Has far more to do with being obsolete and being the documented and openly stated policy of the company. There is no separate category break out for the Mac Pro from the rest o the Mac hardware line up. The initial warrantee periods are the same. The "end of life" window/policies are the same.

    Obsolete hardware gets pulled from "build and test" labs. If the software is not being tested on the hardware it shouldn't be released as supported is running any kind of industry standard software quality process. No test; no coverage. Very simple and nothing arbitrary about that at all. If the new OS "happens to work" fine, but Apple isn't going to officially endorse that.

    Has the overall software quality of the OS X releases gone up or down since Apple has "froze" the hardware coverage the last several releases ? I think the consensus is that it is down. The only source of their problems? No. A contributing factor? With the likely fixed sized allocation of development and testing resources, probably yes.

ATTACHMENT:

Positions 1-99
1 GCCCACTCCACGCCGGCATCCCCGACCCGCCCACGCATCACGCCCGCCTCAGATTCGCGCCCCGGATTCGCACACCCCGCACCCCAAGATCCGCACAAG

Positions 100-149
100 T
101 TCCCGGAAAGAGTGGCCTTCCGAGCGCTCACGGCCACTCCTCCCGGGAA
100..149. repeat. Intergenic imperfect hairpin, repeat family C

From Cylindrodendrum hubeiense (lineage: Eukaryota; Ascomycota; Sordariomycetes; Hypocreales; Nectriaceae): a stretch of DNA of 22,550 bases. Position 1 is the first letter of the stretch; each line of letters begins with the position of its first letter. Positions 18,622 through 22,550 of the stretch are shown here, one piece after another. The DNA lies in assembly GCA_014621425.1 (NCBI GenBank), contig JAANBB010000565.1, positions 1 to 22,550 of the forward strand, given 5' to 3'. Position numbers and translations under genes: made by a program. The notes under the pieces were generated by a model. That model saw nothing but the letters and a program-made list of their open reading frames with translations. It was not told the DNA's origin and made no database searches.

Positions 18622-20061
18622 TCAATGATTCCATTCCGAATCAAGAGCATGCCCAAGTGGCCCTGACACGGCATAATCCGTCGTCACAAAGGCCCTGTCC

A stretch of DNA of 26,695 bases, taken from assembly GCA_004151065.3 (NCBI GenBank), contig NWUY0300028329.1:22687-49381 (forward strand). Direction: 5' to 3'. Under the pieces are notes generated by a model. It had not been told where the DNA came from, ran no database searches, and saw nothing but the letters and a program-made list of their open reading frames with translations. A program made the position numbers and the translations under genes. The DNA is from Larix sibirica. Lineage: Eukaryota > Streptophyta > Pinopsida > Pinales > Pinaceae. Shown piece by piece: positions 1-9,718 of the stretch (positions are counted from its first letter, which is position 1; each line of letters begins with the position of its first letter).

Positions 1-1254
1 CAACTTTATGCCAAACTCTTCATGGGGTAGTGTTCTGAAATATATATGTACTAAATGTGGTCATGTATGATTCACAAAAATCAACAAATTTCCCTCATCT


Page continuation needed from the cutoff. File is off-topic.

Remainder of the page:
"But Windows supports a broader time window"..... yeah and Windows as probably has an order of magnitude more resources applied to the bigger problem which is funded by a much larger revenue stream.

    People buying used Mac contribute $0.0 to the development costs of the new macOS. So Apple not particularly being pressed about giving them a free operating system.... not arbitrary in the slightest. Pay nothing, get nothing. Pretty straight forward.
  16. Synchro3, Jun 18, 2016
    Last edited: Jun 18, 2016

    Synchro3 macrumors 68000


    Jan 12, 2014
    Mac Pro 2006.png Mac Pro 2007.png